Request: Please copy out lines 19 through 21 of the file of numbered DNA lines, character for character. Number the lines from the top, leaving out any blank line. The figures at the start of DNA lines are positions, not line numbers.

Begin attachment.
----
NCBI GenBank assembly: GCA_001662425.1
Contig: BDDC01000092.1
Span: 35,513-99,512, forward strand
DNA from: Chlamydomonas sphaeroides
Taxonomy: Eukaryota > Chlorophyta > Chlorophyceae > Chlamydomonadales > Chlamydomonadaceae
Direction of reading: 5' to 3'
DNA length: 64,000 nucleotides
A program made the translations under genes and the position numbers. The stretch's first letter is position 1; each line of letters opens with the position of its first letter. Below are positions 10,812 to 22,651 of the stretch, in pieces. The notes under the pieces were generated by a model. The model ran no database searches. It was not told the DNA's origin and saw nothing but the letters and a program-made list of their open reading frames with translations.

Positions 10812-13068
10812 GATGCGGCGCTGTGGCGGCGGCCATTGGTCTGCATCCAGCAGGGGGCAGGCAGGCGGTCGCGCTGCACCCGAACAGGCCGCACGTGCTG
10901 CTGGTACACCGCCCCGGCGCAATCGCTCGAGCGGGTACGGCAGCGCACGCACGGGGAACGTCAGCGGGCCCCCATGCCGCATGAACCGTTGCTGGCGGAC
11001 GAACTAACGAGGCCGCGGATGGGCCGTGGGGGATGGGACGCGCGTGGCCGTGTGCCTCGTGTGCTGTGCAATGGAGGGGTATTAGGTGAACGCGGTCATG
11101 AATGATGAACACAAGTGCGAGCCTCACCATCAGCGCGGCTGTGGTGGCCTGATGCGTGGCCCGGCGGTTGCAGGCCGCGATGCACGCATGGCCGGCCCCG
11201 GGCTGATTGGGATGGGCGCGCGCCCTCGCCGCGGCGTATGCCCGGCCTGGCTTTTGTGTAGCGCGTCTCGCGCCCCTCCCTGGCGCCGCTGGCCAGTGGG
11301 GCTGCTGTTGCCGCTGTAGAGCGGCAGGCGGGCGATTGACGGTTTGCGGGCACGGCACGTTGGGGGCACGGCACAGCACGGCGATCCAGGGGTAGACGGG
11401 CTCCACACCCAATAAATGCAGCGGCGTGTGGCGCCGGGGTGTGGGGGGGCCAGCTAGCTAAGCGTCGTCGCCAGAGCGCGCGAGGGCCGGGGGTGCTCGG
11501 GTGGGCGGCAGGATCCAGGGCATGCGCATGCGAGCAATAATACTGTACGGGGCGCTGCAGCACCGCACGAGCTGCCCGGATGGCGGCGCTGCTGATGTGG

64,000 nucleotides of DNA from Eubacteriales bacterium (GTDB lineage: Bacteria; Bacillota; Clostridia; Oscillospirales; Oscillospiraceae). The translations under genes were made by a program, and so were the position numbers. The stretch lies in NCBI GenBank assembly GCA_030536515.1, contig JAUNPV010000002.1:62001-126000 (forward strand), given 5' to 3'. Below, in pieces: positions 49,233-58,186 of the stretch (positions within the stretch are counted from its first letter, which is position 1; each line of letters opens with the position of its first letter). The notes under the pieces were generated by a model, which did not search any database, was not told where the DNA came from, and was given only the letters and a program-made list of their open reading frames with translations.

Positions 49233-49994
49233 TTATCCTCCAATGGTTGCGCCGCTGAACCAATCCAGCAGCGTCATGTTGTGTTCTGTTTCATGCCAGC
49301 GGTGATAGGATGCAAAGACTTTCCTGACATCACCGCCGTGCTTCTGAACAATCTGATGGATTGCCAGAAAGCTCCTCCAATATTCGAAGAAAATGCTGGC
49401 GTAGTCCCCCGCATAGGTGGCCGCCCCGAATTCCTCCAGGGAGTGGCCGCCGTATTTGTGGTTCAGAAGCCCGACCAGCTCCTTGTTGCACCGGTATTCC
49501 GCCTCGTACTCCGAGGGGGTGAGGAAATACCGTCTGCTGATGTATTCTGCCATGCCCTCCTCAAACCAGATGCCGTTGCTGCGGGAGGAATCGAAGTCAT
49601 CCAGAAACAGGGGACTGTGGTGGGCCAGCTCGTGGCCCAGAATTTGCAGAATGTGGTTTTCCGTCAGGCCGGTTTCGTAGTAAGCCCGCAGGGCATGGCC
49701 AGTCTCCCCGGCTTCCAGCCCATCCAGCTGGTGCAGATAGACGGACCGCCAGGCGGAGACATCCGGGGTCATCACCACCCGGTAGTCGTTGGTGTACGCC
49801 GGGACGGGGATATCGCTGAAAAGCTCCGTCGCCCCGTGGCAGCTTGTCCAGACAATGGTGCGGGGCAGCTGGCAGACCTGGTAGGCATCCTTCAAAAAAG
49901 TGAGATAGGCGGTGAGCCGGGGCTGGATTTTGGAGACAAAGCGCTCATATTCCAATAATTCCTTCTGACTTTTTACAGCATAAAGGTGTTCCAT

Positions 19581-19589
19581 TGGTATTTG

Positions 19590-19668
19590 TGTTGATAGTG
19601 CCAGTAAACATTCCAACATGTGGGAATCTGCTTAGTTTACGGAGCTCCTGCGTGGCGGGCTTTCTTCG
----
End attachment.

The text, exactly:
Positions 49233-49994
49233 TTATCCTCCAATGGTTGCGCCGCTGAACCAATCCAGCAGCGTCATGTTGTGTTCTGTTTCATGCCAGC
49301 GGTGATAGGATGCAAAGACTTTCCTGACATCACCGCCGTGCTTCTGAACAATCTGATGGATTGCCAGAAAGCTCCTCCAATATTCGAAGAAAATGCTGGC